Long-suffering readers of this blog know that I also write a quarterly column for Inside Business: The Hampton Roads Business Journal. The newspapers are being mailed today, but you can read it here: http://www.insidebiz.com/news/investing-q3-when-politics-trumped-economics-q3-when-politics-trumped-economics
Any recovery is better than not, but only some recoveries are sustainable. The ideal recovery would gain only 20-30 points on a daily basis for a long time, with heavy volume. (Heavy volume means lots of shares were traded, which usually means lots of people are buying and is very bullish.) The Dow has moved … Continue reading Is It Real . . . or Is It Memorex?
The G-20 is the international organization of the twenty largest economies that meets periodically to coordinate primarily trade policies and secondarily fiscal policies. Each meeting gets lots of media attention, as twenty chiefs-of-state deserve. The next meeting is in two weeks. Before each meeting, the finance chiefs get together to actually work out deals to make … Continue reading Under the Radar . . .
I had a long conversation with my favorite bull yesterday. He is a long-time friend and client, who is anxiously looking forward to celebrating at his 90th birthday party in the near future. The reason he called me was that he was curious why I was removing risk from his portfolio, when the market was going … Continue reading The Wisdom of Thinking Long-Term
There are numerous investment theories, with Modern Portfolio Theory being the most common. Advisors often advertise that their individual investment theory is better than everybody else’s. Almost all were developed in the United States. The Battle of Thermopylae was fought in 480 BC, when legend tells us that a mere 300 Spartan soldiers withstood the one-million … Continue reading The Battle of Thermopylae: Act Two
Harry Markopolos is the tenacious whistle-blower that tracked Bernie Madoff and tried unsuccessfully for many years to get the SEC to investigate Madoff. Unfortunately, the SEC had more important things to do, and Madoff was exposed by the market crash of 2008, not by Markopolos. Tonight, we went to see the worth-seeing movie Chasing Madoff, … Continue reading Should Have Worn My Love Beads
Yesterday, Slovakia decided to kill the EFSF, which would be a huge setback to ending the European crisis. One would expect markets to tank worldwide, but one would be wrong. Asia was up. Europe is up. Futures indicate our Dow will open up about 75 points. Most experts assure us that Slovakia will replace their … Continue reading The Love of Blinders
The SEC requires public companies to file financial reports on a quarterly basis, so that shareholders can have needed information about their investments. September 30th was a quarter end for the vast majority of companies. During the month of September, companies that expected to post results different from their earlier guidance usually guide those earnings … Continue reading Market Rhythm
I’m proud that the Nobel prize for economics was awarded to two Americans yesterday and salute Thomas Sargent & Christopher Sims on their accomplishment. For decades, I have watched the profession of economics sink into the black hole of econometrics, which is an almost religious belief that everything can be quantified. If only we could get … Continue reading U.S.A. . . . U.S.A . . .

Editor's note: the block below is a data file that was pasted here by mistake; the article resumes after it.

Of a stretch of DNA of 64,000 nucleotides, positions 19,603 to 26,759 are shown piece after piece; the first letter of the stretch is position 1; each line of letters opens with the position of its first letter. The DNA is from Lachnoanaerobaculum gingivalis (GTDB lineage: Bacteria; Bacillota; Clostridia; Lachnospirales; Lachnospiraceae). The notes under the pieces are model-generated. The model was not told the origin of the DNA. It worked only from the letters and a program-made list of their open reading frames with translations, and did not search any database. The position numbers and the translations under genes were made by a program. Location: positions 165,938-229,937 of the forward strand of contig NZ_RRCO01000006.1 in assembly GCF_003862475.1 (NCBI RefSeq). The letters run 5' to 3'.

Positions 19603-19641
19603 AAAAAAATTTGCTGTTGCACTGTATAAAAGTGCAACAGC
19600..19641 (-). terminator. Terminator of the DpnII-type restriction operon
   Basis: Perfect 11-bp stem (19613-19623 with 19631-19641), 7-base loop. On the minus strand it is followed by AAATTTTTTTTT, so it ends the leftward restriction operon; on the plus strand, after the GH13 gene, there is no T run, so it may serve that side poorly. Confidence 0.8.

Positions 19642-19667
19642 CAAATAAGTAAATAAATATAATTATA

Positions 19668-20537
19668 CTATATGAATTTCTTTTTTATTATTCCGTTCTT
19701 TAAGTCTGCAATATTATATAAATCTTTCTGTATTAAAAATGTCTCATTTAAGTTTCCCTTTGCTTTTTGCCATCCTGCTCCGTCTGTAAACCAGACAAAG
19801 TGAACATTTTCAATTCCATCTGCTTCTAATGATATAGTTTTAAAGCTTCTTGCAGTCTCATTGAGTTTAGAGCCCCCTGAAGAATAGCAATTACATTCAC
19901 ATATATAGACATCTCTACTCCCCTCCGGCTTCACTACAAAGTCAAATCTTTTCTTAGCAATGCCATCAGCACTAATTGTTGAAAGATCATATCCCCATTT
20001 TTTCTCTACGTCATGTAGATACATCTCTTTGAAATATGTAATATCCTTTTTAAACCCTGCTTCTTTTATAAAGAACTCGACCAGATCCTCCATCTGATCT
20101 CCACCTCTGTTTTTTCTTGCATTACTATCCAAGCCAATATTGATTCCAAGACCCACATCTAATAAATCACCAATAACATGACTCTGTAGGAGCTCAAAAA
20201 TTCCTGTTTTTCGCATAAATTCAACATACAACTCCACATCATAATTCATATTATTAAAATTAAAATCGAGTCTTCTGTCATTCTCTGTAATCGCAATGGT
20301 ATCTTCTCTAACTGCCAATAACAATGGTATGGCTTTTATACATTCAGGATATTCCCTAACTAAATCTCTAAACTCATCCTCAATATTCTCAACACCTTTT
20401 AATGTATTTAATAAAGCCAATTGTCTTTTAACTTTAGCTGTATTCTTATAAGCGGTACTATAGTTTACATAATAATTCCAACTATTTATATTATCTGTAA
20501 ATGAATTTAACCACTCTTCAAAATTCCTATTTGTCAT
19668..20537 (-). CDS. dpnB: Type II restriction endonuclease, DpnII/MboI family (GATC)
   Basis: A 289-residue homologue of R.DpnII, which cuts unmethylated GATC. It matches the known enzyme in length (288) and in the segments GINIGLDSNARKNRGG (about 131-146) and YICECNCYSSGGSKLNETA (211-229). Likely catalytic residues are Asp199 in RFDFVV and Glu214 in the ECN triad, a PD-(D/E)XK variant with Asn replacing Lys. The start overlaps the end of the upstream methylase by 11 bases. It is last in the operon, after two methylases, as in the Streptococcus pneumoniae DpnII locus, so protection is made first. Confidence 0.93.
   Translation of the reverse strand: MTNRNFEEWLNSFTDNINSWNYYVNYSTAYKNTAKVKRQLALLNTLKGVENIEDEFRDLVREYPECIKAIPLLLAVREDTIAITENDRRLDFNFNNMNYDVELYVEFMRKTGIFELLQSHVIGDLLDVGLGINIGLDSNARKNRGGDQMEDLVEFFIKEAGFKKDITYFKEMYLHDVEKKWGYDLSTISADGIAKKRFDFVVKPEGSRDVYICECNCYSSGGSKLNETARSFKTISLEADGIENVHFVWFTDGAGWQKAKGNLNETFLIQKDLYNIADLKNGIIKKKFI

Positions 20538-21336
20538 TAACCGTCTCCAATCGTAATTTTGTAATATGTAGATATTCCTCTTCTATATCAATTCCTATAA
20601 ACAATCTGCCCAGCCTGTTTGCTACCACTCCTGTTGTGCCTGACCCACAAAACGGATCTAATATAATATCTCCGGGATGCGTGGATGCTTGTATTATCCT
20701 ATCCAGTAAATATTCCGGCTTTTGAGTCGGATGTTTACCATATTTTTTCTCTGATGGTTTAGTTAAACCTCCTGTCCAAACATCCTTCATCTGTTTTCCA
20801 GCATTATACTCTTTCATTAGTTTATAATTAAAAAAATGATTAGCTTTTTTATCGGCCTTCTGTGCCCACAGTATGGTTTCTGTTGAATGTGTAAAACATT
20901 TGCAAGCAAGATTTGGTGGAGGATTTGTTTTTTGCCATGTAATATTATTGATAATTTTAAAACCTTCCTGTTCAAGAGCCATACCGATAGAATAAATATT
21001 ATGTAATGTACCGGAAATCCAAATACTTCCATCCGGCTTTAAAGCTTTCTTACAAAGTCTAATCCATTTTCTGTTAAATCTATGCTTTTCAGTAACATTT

Yesterday, on the promise of Merkel and Sarkozy to resolve the European Crisis this month, the Dow was up 330 points. Overnight, Asia also rallied on that good news. Then, the European markets opened with a rumor that Slovakia would not approve the July agreement to create the EFSF (European Financial Stability Fund), which would … Continue reading Where . . . Who??
I remember watching two existential “philosophers” discussing the importance of absurdity. One said the only thing more commonplace than air . . . was absurdity. That crossed my mind this morning as I watched CNBC discussing the “Occupy Wall Street” movement, that does seem to be growing. When the Tea Party movement was born during … Continue reading Love It or Hate It
In the 24/7 investment world, every Monday is a new beginning, a time when everything is possible. The weekend provides time for almost anything to incubate and begin anew on Monday morning. Overnight, Asia was up almost 1%. Europe is also up. Futures indicate our market will be up about 150 points at the open. … Continue reading New Beginnings
There is a raging debate inside the investment industry between the fiduciary standard and the suitability standard. Under a fiduciary standard, an investment advisor must always act in the best interest of the client and must always disclose any potential conflicts of interest beforehand. Under a suitability standard, an investment advisor must not make any … Continue reading Too Simple To Do?
Last night, my Rotary Club was given a private, behind-the-scene tour of the Virginia Beach Jail. It was a sobering and provocative experience. We saw the “in-take” area, where police turn over custody to the jailers. There were tiny, barren cells with a seat and toilet only. We saw the three different types of cells, i.e., linear, … Continue reading Jail -Time
When the Dow futures change from a negative 45 to a positive 100 points within ten minutes, it is a safe bet that the monthly Jobs Report was better than expected. That was certainly the case this morning! A survey of economists indicated job growth in September would be about 63 thousand, which would be better than the … Continue reading Celebrate!
Years ago, I was asked to write a quarterly column on the economy and the stock market for Inside Business. It is that time again, and my deadline is Monday. Subject to change, I’m thinking the theme will be the triumph of politics over economics. Yesterday was a good example. Even though the ISM data … Continue reading When Politics Trumps Economics
Historically, September and October are the worst months of the year. Further, either the first or fourth quarters are usually the best quarters each year. Today, the world started the fourth quarter on a weak note, with both Asia and Europe down about 2%. At this hour, futures indicate the U.S. markets will open down … Continue reading A New Quarter . . . Same Old Problems